Posts Tagged ‘checkm8’

iOS 16 brings many changes to mobile forensics. Users receive additional tools to control the sharing and protection of their personal information, while forensic experts will face tighter security measures. In this review, we’ll talk about the things in iOS 16 that are likely to affect the forensic workflow.

iOS Forensic Toolkit 8.0 is officially released! Delivering forensically sound checkm8 extraction and a new command-line driven user experience, the new release becomes the most sophisticated mobile forensic tool we’ve released to date.

DFU (Device Firmware Update) is a special service mode available in many Apple devices for recovering corrupted devices by uploading a clean copy of the firmware. Forensic specialists use DFU during checkm8 extractions (Elcomsoft iOS Forensic Toolkit). Unlike Recovery, which serves a similar purpose, DFU operates on a lower level and is undocumented. Surprisingly, there might be more than one DFU mode, one being more reliable than the others when it comes to forensic extractions. The method described in this article works for the iPhone 8, 8 Plus and iPhone X.

Elcomsoft iOS Forensic Toolkit supports checkm8 extraction from all compatible devices ranging from the iPhone 4s and all the way through the iPhone X (as well as the corresponding iPad, iPod Touch, Apple Watch and Apple TV models). The new update removes an important obstacle to the acquisition of the iPhone 7 and iPhone 7 Plus devices running recent versions of iOS.

We often write about full file system acquisition, yet we rarely explain what it is, when you can do it, and which methods you can use. We decided to clarify low-level extraction of Apple mobile devices (iPhones and iPads, and some other IoT devices such as Apple TVs and Apple Watches).

The ninth beta of iOS Forensic Toolkit 8.0 for Mac introduces forensically sound, checkm8-based extraction of sixteen iPad, iPod Touch and Apple TV models. The low-level extraction solution is now available for all iPad and all iPod Touch models susceptible to the checkm8 exploit.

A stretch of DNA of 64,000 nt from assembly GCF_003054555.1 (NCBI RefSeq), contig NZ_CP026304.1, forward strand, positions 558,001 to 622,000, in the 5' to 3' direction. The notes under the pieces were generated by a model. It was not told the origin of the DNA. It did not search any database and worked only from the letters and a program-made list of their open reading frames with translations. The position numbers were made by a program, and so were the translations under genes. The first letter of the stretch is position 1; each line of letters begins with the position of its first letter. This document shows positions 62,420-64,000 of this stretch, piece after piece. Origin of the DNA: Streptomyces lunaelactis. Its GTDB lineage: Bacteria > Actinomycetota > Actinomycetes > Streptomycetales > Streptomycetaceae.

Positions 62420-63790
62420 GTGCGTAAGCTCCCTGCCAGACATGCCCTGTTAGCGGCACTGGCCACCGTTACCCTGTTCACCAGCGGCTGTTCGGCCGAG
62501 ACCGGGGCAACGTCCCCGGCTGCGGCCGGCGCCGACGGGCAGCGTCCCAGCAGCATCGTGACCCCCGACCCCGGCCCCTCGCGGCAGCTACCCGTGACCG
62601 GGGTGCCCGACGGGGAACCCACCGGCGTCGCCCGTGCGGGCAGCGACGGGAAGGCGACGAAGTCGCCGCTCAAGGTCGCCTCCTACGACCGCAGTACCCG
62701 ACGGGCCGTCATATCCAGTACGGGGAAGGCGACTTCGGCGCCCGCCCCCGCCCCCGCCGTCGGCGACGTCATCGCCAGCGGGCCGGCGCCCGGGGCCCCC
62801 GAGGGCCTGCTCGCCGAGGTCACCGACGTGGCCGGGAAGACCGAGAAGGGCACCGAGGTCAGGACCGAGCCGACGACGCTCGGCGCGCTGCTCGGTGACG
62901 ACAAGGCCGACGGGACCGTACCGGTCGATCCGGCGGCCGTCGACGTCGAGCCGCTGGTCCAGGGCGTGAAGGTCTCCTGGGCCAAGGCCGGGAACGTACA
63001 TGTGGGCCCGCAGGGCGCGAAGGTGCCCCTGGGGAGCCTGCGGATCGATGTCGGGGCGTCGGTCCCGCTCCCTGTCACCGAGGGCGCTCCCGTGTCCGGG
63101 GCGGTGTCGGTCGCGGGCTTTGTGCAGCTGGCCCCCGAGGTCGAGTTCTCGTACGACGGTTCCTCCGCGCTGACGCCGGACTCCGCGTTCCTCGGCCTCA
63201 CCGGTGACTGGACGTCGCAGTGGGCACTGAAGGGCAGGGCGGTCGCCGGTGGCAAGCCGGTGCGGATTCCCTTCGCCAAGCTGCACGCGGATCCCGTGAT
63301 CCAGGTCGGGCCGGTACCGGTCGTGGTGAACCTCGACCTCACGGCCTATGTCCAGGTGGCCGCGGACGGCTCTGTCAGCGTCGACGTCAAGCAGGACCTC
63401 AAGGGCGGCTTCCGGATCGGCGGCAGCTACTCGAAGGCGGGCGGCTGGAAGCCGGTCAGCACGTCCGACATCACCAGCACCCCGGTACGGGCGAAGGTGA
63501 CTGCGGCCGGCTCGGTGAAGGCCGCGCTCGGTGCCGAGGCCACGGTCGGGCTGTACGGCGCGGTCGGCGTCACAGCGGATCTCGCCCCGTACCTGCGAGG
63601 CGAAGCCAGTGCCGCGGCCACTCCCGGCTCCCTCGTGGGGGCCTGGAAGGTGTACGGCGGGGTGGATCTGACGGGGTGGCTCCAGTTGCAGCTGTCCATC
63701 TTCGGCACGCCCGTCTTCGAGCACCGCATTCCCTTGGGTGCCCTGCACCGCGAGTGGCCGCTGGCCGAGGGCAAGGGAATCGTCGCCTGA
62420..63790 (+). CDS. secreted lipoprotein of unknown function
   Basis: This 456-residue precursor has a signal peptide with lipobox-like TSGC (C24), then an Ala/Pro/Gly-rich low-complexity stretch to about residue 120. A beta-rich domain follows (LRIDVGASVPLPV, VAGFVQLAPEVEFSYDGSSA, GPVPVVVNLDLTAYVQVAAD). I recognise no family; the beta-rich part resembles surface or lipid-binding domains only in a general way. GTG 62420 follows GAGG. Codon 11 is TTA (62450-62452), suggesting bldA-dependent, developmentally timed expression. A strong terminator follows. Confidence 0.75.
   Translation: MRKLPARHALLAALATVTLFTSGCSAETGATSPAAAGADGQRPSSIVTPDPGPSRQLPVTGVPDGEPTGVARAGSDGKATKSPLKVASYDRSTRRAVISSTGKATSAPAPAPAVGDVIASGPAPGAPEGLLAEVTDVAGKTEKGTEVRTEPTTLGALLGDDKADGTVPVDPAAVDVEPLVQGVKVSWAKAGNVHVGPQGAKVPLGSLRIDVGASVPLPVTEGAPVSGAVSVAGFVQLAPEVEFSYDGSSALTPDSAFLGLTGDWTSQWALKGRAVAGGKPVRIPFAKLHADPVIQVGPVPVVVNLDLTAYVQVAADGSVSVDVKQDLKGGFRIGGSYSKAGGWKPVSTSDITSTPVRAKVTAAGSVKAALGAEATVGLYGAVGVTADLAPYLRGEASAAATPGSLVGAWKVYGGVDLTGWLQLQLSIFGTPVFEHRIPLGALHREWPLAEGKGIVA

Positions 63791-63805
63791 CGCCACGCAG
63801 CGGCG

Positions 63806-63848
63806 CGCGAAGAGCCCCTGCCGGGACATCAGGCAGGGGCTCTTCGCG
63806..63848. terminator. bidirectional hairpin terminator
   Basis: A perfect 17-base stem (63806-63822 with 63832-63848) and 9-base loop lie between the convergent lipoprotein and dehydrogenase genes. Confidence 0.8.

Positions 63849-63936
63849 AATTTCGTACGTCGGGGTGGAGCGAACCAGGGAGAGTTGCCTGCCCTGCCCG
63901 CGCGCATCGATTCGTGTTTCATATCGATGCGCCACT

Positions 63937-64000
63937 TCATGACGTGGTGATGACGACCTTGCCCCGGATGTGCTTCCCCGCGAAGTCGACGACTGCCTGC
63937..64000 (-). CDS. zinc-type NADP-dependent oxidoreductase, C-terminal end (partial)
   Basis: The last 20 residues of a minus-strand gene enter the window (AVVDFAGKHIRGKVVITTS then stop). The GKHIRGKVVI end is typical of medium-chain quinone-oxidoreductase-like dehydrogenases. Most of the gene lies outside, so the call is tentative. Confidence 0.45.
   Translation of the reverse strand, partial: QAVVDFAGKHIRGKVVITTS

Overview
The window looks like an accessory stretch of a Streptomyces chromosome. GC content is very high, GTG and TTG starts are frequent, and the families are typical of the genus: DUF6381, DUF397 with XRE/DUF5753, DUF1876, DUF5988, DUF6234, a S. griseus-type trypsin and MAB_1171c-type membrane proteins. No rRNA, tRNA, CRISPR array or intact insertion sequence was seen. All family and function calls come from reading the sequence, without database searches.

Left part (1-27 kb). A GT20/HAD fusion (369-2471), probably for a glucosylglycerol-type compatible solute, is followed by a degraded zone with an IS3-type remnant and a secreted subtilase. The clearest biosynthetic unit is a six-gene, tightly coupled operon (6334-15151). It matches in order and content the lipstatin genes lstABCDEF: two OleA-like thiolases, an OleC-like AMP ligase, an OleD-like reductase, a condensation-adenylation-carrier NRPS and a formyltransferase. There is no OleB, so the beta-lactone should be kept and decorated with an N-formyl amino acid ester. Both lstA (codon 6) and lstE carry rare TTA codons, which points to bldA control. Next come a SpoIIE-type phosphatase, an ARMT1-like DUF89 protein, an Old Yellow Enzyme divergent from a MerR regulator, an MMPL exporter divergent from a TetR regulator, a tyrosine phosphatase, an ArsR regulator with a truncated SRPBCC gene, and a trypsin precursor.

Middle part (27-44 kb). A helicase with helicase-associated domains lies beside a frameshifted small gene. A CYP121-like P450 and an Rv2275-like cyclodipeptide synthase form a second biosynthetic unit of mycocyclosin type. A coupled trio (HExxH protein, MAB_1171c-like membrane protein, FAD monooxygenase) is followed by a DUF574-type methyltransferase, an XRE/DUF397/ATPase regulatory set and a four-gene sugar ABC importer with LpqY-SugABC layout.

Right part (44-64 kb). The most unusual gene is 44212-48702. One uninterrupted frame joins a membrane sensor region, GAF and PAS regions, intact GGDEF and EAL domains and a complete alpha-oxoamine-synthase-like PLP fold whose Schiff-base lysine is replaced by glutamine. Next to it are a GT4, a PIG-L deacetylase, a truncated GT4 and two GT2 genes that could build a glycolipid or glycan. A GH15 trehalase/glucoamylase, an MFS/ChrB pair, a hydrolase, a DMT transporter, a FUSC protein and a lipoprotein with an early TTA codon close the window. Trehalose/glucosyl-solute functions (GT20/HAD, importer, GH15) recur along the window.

iOS Forensic Toolkit 7.40 brings gapless low-level extraction support for several iOS versions up to and including iOS 15.1 (15.1.1 on some devices), adding compatibility with previously unsupported versions of iOS 14.

The seventh beta of iOS Forensic Toolkit 8.0 for Mac introduces passcode unlock and forensically sound checkm8 extraction of iPhone 4s, iPad 2 and 3. The new solution employs a Raspberry Pi Pico board to apply the exploit. Learn how to configure and use the Pico microcontroller for extracting an iPhone 4s!

While we continue working on the major update to iOS Forensic Toolkit with forensically sound checkm8 extraction, we keep updating the current release branch. iOS Forensic Toolkit 7.30 brings low-level file system extraction support for iOS 15.1, expanding the ability to perform full file system extraction on iOS devices ranging from the iPhone 8 through iPhone 13 Pro Max.

Do you have to know which SoC a certain Apple device is based on? If you are working in mobile forensics, the answer is positive. Along with the version of iOS/watchOS/iPadOS, the SoC is one of the deciding factors that affects the data extraction paths available in each case. Read this article to better understand your options for each generation of Apple platforms.